Introducing Primer 09
Titled All Being Equal, Primer issue 09 is all about knowing and worshipping God as Father, Son, and Holy Spirit.
You will often hear it said that “Trinity” is not in the Bible. Although the word ‘Trinity’ might not be, the reality it describes plainly is. At the end of Matthew’s Gospel we are sent to make disciples and to baptise in the name of the Father, the Son, and the Holy Spirit. One name. A threefold name.
Three in one.
And when we witness Jesus’ own baptism we get a glimpse of how Father, Son, and Spirit relate to one another and their world. In that glorious scene we hear the Father’s delight in his beloved Son who is sent into the world in the power of the Holy Spirit to accomplish our salvation.
The Trinity is in the Bible, and yet, as soon as we let that thought sink in, we realise that we are dealing with profound and mysterious things. The Bible clearly speaks of the Trinity, yes, but the reality it describes - one God eternally existing as three persons - is impossible for us to fully comprehend.
The only proper response, therefore, is humility to receive what God has revealed to us. Of course that means we should not seek to penetrate further into divine mysteries than we can. We are finite creatures and that should never be a cause of resentment. But humility before God will also urge us to go as far as God’s revelation allows us to go into these mysteries. To refuse to reflect carefully on what God has said is an act of pride, not humility.
In this task, we can be grateful for the centuries that separate us from Jesus’ baptism in the Jordan. As the church developed its careful expression of those truths it became clear that a major task was to establish the boundaries of a safe space in which we speak of the Trinity. To make it clear what cannot be said, and what must be maintained if we are going to respect all that God has revealed about himself.
In part, this clearly has a defensive function. False teaching throughout the history of the church has threatened to distort the doctrine of the Trinity. And with dire consequences. If you make the Son a lesser god, a creature, then his claim to reveal the Father is destroyed. God is hidden away. Or if Father, Son, and Spirit are simply roles the one true God has played in history then all I can ever see are the roles and never the actor. God is hidden away again.
And yet, as you can already glimpse, this task of reflecting on the Trinity is also a matter of worship. To discover that we can genuinely encounter the Father, Son, and Spirit in his word and in our hearts is the height of salvation’s gifts. We learn to see salvation as a work of Father, Son and Spirit in which we are caught up into those very relationships. Sons in the Son. Beloved children indwelt by a Spirit through whom the Father and Son come and make their dwelling in us (John 14:23). Which is to say that, in the end, the Trinity is our safe space. Bounded by Father, Son, and Spirit, baptised in their name, we are saved and we are safe. It is glorious to explore these things.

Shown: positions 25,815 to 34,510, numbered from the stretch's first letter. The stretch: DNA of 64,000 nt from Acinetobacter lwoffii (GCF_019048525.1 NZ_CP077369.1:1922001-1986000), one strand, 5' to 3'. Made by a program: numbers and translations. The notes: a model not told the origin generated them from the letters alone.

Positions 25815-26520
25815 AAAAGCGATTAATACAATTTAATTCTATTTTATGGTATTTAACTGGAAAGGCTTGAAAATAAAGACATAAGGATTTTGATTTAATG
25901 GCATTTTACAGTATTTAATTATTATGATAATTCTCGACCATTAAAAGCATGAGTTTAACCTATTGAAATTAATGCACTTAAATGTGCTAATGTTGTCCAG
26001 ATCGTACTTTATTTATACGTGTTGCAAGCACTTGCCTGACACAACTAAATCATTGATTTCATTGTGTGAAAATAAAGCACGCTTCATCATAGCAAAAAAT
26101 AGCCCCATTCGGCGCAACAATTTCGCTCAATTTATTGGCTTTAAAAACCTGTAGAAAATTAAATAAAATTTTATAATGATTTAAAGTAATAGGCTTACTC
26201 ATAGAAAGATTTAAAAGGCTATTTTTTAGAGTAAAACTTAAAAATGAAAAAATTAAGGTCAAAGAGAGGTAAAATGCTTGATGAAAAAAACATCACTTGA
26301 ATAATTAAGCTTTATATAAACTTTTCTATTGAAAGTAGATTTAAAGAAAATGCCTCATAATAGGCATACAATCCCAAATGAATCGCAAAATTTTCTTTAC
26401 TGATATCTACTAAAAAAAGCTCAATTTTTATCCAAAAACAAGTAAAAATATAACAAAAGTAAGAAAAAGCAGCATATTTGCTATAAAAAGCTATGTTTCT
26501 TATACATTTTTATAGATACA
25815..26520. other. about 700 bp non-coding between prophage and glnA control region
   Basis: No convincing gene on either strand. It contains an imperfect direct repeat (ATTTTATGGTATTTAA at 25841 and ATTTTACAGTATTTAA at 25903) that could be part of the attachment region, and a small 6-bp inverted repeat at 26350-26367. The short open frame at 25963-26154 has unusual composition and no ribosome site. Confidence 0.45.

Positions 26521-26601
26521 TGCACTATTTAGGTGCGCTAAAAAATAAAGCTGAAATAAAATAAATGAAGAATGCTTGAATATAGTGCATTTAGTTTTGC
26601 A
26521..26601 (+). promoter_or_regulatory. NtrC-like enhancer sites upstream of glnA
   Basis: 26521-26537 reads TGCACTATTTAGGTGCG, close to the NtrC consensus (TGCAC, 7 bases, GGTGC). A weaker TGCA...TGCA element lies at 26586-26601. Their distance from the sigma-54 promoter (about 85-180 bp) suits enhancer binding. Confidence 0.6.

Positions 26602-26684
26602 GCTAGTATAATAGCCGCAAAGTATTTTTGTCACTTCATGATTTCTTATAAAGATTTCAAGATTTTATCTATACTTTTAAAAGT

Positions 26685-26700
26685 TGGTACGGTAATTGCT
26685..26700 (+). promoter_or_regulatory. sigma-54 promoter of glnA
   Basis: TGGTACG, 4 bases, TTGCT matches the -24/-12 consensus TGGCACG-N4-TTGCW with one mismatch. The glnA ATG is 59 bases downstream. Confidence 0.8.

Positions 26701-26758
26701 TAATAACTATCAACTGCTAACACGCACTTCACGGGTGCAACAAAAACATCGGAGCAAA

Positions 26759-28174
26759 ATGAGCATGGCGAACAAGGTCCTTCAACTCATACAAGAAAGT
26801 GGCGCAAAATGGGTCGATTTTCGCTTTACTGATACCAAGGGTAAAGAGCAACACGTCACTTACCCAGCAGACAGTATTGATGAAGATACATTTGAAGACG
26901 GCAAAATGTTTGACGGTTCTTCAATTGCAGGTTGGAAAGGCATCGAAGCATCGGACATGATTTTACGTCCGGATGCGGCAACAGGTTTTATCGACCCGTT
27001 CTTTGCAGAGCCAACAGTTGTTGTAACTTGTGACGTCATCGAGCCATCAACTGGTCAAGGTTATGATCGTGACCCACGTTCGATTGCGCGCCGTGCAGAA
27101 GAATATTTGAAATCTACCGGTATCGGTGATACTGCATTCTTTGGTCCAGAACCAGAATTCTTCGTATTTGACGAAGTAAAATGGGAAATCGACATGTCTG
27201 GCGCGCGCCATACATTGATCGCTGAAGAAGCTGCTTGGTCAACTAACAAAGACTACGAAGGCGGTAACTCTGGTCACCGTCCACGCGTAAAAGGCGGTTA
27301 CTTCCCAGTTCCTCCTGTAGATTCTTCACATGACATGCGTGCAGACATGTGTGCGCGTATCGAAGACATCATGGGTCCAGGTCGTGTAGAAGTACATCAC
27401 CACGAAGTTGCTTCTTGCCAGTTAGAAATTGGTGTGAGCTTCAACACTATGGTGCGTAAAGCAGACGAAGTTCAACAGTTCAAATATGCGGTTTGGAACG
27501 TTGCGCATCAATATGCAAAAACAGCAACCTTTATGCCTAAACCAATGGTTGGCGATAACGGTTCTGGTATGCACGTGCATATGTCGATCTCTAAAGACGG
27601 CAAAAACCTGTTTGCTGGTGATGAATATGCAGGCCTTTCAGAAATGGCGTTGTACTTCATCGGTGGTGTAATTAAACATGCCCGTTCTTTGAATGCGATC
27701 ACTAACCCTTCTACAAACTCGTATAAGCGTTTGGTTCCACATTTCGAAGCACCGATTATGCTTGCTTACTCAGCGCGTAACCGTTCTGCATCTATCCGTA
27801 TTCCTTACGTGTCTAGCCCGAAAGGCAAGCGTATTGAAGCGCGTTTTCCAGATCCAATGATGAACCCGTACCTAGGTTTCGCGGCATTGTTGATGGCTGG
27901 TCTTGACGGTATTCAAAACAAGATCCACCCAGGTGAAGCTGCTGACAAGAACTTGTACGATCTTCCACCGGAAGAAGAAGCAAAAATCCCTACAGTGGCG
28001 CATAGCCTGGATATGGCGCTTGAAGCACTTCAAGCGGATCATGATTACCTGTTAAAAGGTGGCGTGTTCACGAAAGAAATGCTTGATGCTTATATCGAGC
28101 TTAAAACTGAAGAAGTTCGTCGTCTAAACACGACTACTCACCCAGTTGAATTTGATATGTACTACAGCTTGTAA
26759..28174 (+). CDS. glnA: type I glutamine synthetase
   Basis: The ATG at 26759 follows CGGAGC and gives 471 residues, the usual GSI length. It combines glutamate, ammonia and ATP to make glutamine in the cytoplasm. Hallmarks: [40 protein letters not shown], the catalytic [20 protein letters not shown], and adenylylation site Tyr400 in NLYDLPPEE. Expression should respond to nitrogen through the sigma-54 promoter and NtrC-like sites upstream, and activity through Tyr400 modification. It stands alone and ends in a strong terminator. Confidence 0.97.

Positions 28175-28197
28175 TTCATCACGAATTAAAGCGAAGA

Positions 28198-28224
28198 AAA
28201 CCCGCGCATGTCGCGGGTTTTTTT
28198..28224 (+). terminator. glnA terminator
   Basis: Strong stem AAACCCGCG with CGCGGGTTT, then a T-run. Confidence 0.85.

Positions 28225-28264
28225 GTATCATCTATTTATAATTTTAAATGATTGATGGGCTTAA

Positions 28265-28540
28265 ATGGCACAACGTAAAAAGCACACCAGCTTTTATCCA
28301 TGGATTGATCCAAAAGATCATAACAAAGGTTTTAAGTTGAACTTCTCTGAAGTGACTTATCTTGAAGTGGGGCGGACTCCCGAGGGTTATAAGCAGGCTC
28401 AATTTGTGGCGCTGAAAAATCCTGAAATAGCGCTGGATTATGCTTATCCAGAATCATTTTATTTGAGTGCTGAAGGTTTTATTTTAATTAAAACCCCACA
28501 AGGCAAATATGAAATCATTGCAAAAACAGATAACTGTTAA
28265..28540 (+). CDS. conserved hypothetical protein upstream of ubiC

All Being Equal
And so to introduce Primer issue 09.
First, it is worth remembering that this is the second half of a look at the doctrine of God. In issue 08 we explored God’s attributes and the Creator/creature distinction, developing the ways in which our God is wonderfully unlike us. Now we move to thinking about the way in which God exists as three persons and what that means for us.
In this issue, Carl Trueman kicks things off with an overview of the early centuries of the church, introducing some of the key figures and debates which set the terms for the doctrine of the Trinity.
Then we have two articles which help us understand the way the Son and the Spirit relate to the Father. The first, by Mark Smith, introduces the doctrine of the eternal generation of the Son, and the wonderful ways in which that eternal truth relates to the sending of the Son in history. The second article features our historical text by Basil the Great who defended the Holy Spirit’s right to our worship. John James is your guide to Basil, and he helps us ponder what it looks like to honour the Spirit in church life.
In the next article Chris Ansberry asks how we should read the Old Testament in light of the Trinity. Is the Trinity revealed there in clear ways, hinted at, or hidden until the New Testament? It’s a vital question that shapes how we read the Old Testament and how we understand the significance of what God reveals in the ministry of Jesus.
The final two articles dig deeper into the significance of the Trinity for the church’s worship and mission. Matt Merker highlights the Trinitarian nature of Christian worship and asks how we can reflect that in the elements of a church service. And then, finally, Fred Sanders asks how the Trinity relates to evangelism. We often think that the Trinity is a mystery that’s hard to explain in evangelism. Fred flips it round to suggest the Trinity explains the mystery of evangelism. That’s a rather wonderful move and I hope it reinforces a thought that extends across the whole of this issue of Primer: the thought that the Trinity is less of a question and more of an answer. Less of a problem, and more of a solution.
Primer issue 09 – All Being Equal is available from The Good Book Company.